Avoiding Spring Psoriasis Flare-Ups

Angela Finlay is a freelance health writer who believes that variety is not only the spice of life, but essential for happiness and longevity. As an avid runner, rock climber, artist, and vegetarian cook, her passion for health and vitality stretches into each corner of her life. You can find more of Angela’s writing on NewLifeOutlook|Psoriasis.

Avoiding Spring Psoriasis Flare-Ups

Winter can be disastrous for the skin, so spring spells relief for many psoriasis sufferers. More humidity in the air means it’s easier to stay moisturized, and longer stretches of sunshine are natural boosts to your phototherapy routine.

But despite the warm weather, spring isn’t perfect, and some people will struggle with a new set of challenges to their routine. Your itchy, inflamed skin and joints might need some extra care as the seasons shift, so take a few precautions to prevent flare-ups during spring.

Why Any Season Change Can Be a Challenge

It’s natural to dread the cold, but the transition to warm weather can be just as volatile when your system is sensitive to change. Keep in mind how a season change can complicate your skin care and your immune response:

Seasonal Allergies

Plant and animal allergies plague millions of people, and different seasons bring different enemies. Spring is synonymous with pollen, but look out for mold, too — it can hide in decaying leaves and other yard waste leftover from last fall.

If you’re getting ready for a big spring clean, guard against mold and dust. Wear a simple facemask when you’re dusting, digging through boxes, or airing out the house, and throw on long gloves for yard work. No matter the season, the fewer irritants that come into contact with your skin, the less likely it is you’ll suffer a flare-up.

More Stress

An overload of stress is a great way to trigger a psoriasis flare, and spring can be more stressful than it at first appears. Tax time, holiday planning, the end of the school year, and a host of other changes can stretch out your attention and your patience.

When the seasons change, take the opportunity to reset your routine and commit to more downtime. Giving yourself the space and opportunity to physically and emotionally regroup will help you keep your stress at a manageable level.

Volatile Weather

Spring is wet and warm in many regions — but not consistently. If you live somewhere that enjoys a rapid shift to summer, but a late spring snowfall isn’t out of the question, you might find that your skin acts up at the two major transitions each year.

Another problem with rainy, windy, and generally uncomfortable spring (or fall) weather is that it can interfere with your exercise routine. If you find that you’re getting out less often, find a way to make up for that with indoor activity, or perhaps some new raingear. Exercise is incredibly important for stress management, and it will ward off some psoriasis-related conditions like diabetes and heart disease.

Recognize and Overcome Spring Problems

Each psoriasis sufferer has an individual set of triggers, challenges, and sensitivities, but there are some general changes most people can make to protect and improve their skin through the springtime. As usual, it will be a combination of good diet, smart precautions, and the right self-care.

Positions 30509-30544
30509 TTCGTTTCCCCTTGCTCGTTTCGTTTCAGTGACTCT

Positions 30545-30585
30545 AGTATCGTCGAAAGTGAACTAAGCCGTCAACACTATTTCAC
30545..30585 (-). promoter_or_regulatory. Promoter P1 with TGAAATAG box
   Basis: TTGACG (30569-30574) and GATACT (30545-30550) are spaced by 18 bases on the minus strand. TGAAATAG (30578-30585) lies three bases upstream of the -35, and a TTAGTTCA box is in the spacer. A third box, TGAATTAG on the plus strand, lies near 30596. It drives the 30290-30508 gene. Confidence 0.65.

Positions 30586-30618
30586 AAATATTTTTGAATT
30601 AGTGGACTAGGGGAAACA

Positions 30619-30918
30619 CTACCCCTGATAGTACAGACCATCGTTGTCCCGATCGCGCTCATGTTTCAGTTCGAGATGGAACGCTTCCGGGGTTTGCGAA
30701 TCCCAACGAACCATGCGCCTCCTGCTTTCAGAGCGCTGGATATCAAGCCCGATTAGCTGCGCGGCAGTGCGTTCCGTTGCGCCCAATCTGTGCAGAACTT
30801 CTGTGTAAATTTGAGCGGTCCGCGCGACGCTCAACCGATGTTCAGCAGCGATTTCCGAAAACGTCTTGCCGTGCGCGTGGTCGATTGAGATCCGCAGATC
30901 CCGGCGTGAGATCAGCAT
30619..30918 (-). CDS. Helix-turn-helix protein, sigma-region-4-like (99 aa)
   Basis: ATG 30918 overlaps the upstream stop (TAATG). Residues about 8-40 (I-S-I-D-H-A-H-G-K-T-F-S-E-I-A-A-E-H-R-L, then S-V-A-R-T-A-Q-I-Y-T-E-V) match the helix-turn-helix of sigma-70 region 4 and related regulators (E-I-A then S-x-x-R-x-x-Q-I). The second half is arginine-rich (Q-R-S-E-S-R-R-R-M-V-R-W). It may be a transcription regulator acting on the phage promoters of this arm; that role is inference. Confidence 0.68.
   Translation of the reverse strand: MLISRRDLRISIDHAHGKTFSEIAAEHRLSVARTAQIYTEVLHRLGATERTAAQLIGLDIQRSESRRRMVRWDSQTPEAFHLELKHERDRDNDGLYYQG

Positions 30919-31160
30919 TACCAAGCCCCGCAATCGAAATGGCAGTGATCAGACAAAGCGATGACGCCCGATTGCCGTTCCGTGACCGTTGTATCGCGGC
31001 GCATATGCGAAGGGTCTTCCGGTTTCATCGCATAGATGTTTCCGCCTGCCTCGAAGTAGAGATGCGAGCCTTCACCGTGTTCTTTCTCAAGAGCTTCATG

Monitor Your Diet

Menus tend to change with the seasons, and food allergies can be as bothersome as seasonal allergies. Eating fresh and seasonally is a good move for your health, but make sure you’re tracking any major changes in your daily diet against changes in your psoriasis symptoms.

Spring is a season for socializing, but try to go easy on the booze when warm weather beckons you to patios and backyard barbecues. Alcohol encourage inflammation, and more inflammation in the body can translate to more psoriasis symptoms. For those who have a sensitivity to gluten, beer can be especially bad.

Beware of Travel Pitfalls

With spring and summer comes travel, and a holiday can do wonders for both your stress and energy levels. On the other hand, new surroundings can interfere with your best intentions — especially when it comes to bugs and plants.

Scratches, bites, and natural irritants like poison ivy or stinging nettle can be particularly uncomfortable for psoriasis sufferers, and there’s a greater likelihood that complications will develop when skin is already prone to problems. It’s vital that you cover your skin in wooded areas, and use insect repellent with DEET.

Use the Sun Wisely

The sun can be your friend, especially if you’ve responded well to phototherapy in a clinical setting, but UV light can be as damaging as it is helpful. As the sun intensifies and you spend more time outdoors, remember to use SPF sunscreen on any areas not affected by psoriasis.

Even for patches of plaques and scaly skin that typically respond well to UV light, you have to be careful about overexposure: too much UV light will lead to sunburn and can trigger a psoriasis flare-up. Your best bet is to gradually build up your time in the sun, starting with five-minute stretches, and perhaps popping out for 10 minutes at a time once you know how your skin will respond.

Manage Your Stress With New Habits and Hobbies

Now is a fantastic time to take on something new, whether it’s a satisfying project, energizing activity, or a fresh and challenging pastime. A morning yoga routine is a smart way to energize, and there’s never a better time to get into (or expand) a gardening hobby than the springtime.

Whatever you do choose, commit to it for the whole season: it takes about a month to set a new habit, and if you decide you’re really not into it after three months, at least you’ll know you gave it a fair shot. On the other hand, you might discover a new passion or a talent that brings an exciting new opportunity!


Author Description

Just a girl with psoriasis.

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